Kurt Bayer

Kurt Bayer is an APNZ reporter based in Christchurch.

Kiwi artist's Vietnam-style cellphone art (+photos)

A top New Zealand artist, who has already created controversial art based on death row meals, has turned his attention to Vietnam-war style messages on mobile phones.

Henry Hargreaves, a former model and face of Prada, has been making waves in his adopted city of New York, and throughout the world, with his distinctive artworks.

He's published a book of 3D photos of women's breasts, recreated death row meals, and deep-fried iPads and laptops in the name of his craft.

Photos: Henry Hargreaves' cellphone art

Now, he's produced a remarkable series of cellphones engraved with Vietnam-style war slogans.

They feature peace symbols and inscriptions like, 'May God have mercy on my enemies, because I won't', 'Hearts and Minds', 'I'm sure to go to heaven because I've spent my time in hell', and 'Iraq 2003 - 2009 - No better option?'.

During the Vietnam War 1955 - 1975 nearly all US soldier carried a Zippo lighter.

"As the soldiers were initially forbidden from modifying the exterior of their uniform they would use engrave their lighters to express their feelings and sentiments," said the New York-based photographer.

"Looking at the original lighters it seemed nothing had really changed from what I was hearing was the current feelings of soldiers fighting in the modern day wars."

So he decided to recreate the Vietnam Zippos with the same sayings, but replacing Vietnam with Iraq and Afghanistan, and updating the cigarette lighters to cellphones, which he imagined would now be the soldiers' closest personal possession.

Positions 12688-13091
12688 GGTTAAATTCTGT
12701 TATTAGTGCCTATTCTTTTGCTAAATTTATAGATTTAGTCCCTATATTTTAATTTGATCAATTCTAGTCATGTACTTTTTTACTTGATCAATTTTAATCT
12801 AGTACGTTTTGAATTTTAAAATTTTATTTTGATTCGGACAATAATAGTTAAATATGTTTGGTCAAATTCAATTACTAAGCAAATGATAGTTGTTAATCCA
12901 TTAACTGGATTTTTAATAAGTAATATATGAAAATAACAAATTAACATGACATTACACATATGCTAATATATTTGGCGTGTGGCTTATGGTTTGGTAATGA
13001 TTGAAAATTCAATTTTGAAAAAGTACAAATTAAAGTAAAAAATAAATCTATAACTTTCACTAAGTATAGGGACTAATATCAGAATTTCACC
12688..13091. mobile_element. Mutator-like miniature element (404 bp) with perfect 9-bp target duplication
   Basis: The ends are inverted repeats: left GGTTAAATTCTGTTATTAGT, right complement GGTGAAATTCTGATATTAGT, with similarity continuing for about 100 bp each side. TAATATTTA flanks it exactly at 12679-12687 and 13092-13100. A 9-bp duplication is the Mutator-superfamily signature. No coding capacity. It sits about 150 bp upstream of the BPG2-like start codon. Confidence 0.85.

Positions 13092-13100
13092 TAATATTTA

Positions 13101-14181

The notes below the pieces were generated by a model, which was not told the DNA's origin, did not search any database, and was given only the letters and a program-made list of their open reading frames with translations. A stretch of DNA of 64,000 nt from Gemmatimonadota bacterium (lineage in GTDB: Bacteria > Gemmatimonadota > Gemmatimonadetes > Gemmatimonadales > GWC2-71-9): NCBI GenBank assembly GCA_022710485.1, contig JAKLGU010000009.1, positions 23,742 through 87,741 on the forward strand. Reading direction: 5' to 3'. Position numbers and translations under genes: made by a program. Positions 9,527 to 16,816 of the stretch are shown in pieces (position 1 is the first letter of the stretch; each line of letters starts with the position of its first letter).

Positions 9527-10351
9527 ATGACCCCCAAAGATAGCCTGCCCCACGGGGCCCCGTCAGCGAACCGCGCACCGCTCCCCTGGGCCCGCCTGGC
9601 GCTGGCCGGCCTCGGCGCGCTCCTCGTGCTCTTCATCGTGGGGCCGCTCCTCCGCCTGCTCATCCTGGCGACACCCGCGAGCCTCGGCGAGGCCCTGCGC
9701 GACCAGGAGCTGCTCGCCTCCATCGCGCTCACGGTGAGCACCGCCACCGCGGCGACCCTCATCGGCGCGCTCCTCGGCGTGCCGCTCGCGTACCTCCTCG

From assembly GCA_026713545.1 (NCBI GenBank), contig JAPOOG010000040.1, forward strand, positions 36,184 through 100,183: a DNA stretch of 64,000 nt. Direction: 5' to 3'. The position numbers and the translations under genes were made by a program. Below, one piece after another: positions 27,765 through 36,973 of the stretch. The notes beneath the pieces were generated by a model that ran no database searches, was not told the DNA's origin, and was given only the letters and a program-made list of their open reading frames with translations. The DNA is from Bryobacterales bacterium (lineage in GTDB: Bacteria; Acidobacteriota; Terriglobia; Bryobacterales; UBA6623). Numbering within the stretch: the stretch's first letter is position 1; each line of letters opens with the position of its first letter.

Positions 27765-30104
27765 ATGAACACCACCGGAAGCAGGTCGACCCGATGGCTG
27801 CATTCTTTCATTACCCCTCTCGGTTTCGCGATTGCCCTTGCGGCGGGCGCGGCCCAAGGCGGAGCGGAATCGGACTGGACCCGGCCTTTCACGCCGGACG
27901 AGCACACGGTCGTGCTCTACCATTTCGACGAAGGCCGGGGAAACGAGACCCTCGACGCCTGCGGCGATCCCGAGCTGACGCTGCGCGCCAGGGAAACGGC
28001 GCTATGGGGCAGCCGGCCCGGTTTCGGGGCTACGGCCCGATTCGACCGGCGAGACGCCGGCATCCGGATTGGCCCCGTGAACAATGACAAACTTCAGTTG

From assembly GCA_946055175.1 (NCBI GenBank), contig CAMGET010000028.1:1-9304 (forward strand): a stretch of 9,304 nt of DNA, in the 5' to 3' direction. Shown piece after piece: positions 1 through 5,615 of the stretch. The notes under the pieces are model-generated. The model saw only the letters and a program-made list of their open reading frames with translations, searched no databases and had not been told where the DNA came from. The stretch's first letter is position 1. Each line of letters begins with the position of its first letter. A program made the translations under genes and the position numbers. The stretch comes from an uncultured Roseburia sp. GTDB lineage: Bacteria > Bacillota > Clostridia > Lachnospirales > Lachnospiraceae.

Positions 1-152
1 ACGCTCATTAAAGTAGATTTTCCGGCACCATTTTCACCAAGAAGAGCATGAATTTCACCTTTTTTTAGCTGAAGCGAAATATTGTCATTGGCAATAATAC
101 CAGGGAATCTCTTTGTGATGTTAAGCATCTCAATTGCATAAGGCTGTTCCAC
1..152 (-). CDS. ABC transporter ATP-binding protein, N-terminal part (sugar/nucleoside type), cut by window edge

"Moral wise nothing has changed and again history repeats itself not learning any lessons for its past," said Hargreaves, 34.

He cited the example of a friend, 'Connor', who served in the Laghman Province in Afghanistan.

Connor said the soldiers serving there "had accepted their fate as being damned to an eternity in hell like it was a joke".

"When things are so bad the final defence you had was your sense of humour," says Hargreaves.

"He requested I do one final phone with what had become the new slogan of the army 'Hearts and minds,' but the reality couldn't be further from this he told me."

Hargreaves, who went to school at Christ's College in Christchurch, has completed an exhibition of to-go coffee cups from cafes around the world.

His recent work can be found at henryhargreaves.com.

- APNZ

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